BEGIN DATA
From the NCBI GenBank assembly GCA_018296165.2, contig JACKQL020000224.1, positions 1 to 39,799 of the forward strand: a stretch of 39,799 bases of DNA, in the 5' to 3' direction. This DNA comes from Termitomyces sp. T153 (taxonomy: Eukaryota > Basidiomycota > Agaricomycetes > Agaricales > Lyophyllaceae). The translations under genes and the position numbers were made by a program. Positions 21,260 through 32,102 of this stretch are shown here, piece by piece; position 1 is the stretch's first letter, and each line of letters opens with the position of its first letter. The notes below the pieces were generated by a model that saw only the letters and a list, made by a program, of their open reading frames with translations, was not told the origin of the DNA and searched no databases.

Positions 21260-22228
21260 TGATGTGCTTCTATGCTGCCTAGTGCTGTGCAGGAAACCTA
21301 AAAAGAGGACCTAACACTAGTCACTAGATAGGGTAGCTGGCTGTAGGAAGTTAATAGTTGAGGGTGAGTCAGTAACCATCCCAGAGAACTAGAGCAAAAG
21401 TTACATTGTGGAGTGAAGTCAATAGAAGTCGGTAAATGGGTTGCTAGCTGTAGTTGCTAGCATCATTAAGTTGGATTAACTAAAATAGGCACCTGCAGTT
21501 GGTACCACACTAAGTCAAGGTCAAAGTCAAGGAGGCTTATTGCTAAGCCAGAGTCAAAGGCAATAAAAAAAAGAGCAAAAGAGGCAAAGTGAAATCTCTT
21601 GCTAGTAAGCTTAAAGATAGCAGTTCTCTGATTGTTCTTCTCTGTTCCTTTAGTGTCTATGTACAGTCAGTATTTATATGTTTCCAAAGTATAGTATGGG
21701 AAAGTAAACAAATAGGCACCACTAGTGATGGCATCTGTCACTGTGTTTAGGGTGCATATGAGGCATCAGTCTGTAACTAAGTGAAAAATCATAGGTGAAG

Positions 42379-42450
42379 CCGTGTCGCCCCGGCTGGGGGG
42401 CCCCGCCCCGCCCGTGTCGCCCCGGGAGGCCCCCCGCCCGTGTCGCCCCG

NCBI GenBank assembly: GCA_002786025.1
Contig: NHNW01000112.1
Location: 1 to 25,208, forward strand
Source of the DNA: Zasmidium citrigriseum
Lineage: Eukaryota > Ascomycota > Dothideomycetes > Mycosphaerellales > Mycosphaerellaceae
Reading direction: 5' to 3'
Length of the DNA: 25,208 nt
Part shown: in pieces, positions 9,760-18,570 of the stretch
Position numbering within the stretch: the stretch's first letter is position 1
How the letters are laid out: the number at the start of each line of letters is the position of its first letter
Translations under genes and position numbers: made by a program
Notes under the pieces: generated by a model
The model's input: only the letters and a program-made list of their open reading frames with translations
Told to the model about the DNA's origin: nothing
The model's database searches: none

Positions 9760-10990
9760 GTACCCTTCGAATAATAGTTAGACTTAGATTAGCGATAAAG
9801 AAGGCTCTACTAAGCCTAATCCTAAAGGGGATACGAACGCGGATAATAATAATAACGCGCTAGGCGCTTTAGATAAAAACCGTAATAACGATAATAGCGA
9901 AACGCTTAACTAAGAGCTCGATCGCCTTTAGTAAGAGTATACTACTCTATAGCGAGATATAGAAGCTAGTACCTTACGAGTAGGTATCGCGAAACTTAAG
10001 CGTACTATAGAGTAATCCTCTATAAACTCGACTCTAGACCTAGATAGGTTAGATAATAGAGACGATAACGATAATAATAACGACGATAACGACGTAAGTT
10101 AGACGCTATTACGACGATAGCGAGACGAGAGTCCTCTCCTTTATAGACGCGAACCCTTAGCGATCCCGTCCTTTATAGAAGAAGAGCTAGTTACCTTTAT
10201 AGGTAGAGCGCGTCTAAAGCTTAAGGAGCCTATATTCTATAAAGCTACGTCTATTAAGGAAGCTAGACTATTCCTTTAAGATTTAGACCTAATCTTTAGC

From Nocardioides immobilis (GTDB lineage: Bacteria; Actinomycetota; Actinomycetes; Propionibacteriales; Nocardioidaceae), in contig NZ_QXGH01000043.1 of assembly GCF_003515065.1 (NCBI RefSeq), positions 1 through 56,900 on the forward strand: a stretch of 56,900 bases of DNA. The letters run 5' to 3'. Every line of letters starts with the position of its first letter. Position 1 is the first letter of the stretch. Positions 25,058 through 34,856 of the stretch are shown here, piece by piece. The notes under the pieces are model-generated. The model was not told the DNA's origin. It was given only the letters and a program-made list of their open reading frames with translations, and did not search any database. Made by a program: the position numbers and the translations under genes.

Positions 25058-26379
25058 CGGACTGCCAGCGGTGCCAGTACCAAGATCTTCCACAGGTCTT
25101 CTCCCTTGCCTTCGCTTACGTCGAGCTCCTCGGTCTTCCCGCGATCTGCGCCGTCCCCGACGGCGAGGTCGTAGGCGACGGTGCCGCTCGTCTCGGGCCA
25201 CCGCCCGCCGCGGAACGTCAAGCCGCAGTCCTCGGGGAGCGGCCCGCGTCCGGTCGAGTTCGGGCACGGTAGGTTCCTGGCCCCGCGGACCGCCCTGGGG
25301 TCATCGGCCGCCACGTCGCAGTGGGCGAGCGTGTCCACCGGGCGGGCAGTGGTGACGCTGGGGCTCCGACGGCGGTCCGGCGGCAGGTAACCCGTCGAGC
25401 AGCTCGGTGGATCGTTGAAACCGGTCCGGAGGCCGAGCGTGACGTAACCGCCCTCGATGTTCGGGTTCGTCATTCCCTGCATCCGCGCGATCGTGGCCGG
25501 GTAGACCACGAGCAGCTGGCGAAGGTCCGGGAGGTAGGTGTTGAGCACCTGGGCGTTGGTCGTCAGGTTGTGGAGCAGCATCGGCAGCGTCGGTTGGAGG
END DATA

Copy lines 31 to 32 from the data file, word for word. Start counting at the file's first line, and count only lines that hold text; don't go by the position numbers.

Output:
10001 CGTACTATAGAGTAATCCTCTATAAACTCGACTCTAGACCTAGATAGGTTAGATAATAGAGACGATAACGATAATAATAACGACGATAACGACGTAAGTT
10101 AGACGCTATTACGACGATAGCGAGACGAGAGTCCTCTCCTTTATAGACGCGAACCCTTAGCGATCCCGTCCTTTATAGAAGAAGAGCTAGTTACCTTTAT